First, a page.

The Dubai Mercantile Exchange has launched online auctions aimed primarily at regional oil companies looking for more transparent and fair pricing.
The exchange, which trades the benchmark regional crude futures contract, has been consulting with state oil companies in the Arabian Gulf for a year about a platform that would shed some light on the often murky pricing practices for crude oil and oil products.
The DME now regards the timing as ripe for the introduction of an auction platform as governments are keen to squeeze as much as they can out of contracts at a time of low oil prices. They will also want best buying prices for petrol and diesel as they move towards liberalising their fuel markets, and they want to try to re-exert some measure of control amid rising Asian buying power.
The energy world has an overly complex way of pricing that basically entails buyers and sellers self-reporting to various news agencies, which then average out the reported prices and post an official price for a given product on that day.
The methodology has been found over the years to be open to abuse and manipulation, especially since the growth of derivatives – for example, futures, options and swaps – which can be traded profitably by those in a position to manipulate the underlying commodity’s price.
Even apart from price manipulation, the arcane methods of tendering to sell crude oil or to buy petrol, diesel and other such products have been notorious in many markets for being open to abuse through sweetheart and back-channel deals between buyer and seller.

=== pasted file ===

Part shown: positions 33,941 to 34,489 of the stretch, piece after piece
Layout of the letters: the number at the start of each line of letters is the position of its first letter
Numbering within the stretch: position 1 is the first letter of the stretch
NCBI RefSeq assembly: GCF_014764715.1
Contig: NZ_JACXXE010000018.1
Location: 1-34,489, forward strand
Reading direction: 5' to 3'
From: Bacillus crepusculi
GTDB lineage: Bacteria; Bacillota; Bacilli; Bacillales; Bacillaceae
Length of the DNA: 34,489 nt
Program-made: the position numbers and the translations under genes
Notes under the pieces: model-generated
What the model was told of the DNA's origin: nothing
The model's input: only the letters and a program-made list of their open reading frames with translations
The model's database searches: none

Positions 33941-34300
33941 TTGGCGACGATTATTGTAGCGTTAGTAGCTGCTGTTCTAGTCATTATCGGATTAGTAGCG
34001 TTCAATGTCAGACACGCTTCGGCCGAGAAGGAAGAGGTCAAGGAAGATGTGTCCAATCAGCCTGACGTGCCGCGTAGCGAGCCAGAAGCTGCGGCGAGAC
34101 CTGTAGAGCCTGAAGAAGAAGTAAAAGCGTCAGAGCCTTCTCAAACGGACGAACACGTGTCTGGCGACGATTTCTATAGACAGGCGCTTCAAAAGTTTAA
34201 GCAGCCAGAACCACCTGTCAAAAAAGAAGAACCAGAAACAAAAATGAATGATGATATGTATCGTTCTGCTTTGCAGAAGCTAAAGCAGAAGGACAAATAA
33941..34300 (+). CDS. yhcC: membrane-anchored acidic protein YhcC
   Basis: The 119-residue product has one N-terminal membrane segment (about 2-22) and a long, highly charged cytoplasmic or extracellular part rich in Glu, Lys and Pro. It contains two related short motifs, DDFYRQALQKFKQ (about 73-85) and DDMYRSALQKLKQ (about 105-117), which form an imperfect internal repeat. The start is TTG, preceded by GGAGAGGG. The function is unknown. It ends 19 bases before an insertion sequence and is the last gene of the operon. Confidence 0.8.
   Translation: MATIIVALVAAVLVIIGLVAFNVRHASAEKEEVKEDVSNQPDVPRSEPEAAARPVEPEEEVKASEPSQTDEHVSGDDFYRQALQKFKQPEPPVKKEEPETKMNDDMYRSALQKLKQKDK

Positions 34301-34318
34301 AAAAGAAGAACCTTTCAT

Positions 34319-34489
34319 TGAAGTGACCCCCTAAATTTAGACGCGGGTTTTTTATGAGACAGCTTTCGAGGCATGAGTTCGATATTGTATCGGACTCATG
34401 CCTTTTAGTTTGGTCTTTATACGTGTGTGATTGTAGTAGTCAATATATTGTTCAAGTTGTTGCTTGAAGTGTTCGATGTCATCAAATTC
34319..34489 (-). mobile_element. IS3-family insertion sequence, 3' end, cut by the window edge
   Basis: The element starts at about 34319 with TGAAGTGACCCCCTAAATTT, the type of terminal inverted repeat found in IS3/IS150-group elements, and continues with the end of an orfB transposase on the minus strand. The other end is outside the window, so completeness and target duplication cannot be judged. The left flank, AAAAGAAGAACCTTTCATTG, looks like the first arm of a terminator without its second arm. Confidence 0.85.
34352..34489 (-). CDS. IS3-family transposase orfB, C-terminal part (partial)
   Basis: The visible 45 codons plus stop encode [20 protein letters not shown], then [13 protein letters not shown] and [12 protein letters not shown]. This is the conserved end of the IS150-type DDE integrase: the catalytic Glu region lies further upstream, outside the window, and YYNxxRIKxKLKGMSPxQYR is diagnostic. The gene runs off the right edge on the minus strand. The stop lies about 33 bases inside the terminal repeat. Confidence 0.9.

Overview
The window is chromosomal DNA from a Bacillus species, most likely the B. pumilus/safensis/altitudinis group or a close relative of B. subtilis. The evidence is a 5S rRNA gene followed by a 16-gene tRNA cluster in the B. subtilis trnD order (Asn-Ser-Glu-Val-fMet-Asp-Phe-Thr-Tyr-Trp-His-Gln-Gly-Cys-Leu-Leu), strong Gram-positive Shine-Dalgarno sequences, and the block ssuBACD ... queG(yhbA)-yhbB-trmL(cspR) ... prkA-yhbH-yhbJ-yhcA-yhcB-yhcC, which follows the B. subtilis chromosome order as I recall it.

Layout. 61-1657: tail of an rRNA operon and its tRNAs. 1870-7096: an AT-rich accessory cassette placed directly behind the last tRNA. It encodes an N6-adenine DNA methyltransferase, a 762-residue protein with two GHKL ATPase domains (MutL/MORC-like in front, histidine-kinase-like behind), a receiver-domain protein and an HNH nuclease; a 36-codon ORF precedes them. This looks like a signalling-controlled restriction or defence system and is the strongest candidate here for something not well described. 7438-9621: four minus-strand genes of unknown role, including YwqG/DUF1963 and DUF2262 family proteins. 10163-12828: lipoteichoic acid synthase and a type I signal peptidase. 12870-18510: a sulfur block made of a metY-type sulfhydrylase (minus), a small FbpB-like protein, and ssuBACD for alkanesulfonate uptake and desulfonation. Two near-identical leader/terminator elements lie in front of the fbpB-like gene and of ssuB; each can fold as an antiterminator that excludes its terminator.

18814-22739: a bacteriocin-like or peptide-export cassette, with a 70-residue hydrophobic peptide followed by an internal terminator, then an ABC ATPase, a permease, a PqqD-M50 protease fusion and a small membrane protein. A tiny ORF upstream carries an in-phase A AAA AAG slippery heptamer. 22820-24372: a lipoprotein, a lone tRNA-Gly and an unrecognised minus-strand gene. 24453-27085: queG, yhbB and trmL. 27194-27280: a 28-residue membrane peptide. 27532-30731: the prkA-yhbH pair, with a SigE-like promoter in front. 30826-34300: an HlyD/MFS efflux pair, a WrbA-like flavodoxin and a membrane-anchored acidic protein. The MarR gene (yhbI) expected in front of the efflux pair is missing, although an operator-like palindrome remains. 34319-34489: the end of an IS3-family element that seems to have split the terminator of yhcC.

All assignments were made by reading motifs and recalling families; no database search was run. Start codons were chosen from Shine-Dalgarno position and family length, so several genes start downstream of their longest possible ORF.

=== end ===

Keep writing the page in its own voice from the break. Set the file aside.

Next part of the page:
“It’s partly a factor of lower oil prices,” Owain Johnson, the DME’s managing director, said about the draw of an open auction alternative. “Companies that were not that concerned about 5 cents a barrel when oil prices were at US$110 a barrel are more concerned to ensure best pricing when oil is around $45 a barrel.”
But the auctions are also aimed at offering companies such as Abu Dhabi National Oil Company, Emirates National Oil Company, Saudi Aramco, Kuwait Petroleum and others in the region a straightforward and transparent platform for buying and selling.
“The auctions should do two things for buyers and sellers of oil, oil products and other commodities,” said Mr Johnson. “They should get a better price by expanding the pool for any given tender, and the second factor is the buyer or seller can print off all the bids and offers and show them to their auditor.”
The success of the auctions will depend on the Gulf state oil companies using them on a regular basis.
While they have previously been cautious about transparency on commercial grounds, they may now be more eager to promote open trading.
For one thing, it is stated policy of the UAE government to promote a transparent market for fuels since August when it said prices for motorists would in future be set at “world” prices on a monthly basis.
The Ministry of Energy has not said what world benchmarks it is using to set prices, but open DME regional tenders for petrol and diesel would be one way to promote open pricing.
It might also encourage other regional participants who have expressed a desire to follow the UAE’s example to liberalise fuel markets and reduce subsidies.
The Gulf oil companies have also expressed private worries about the growing pricing control of China, which has been the dominant Asian buyer of crude for some years.
In recent months, Chinese state oil companies have been by far the dominant buyers and sellers of the regional benchmark crudes that underlie the DME’s Oman futures contract.
Furthermore, the Shanghai International Energy Exchange confirmed that it would launch its own crude oil futures contract this year, giving China even more control over regional oil pricing.
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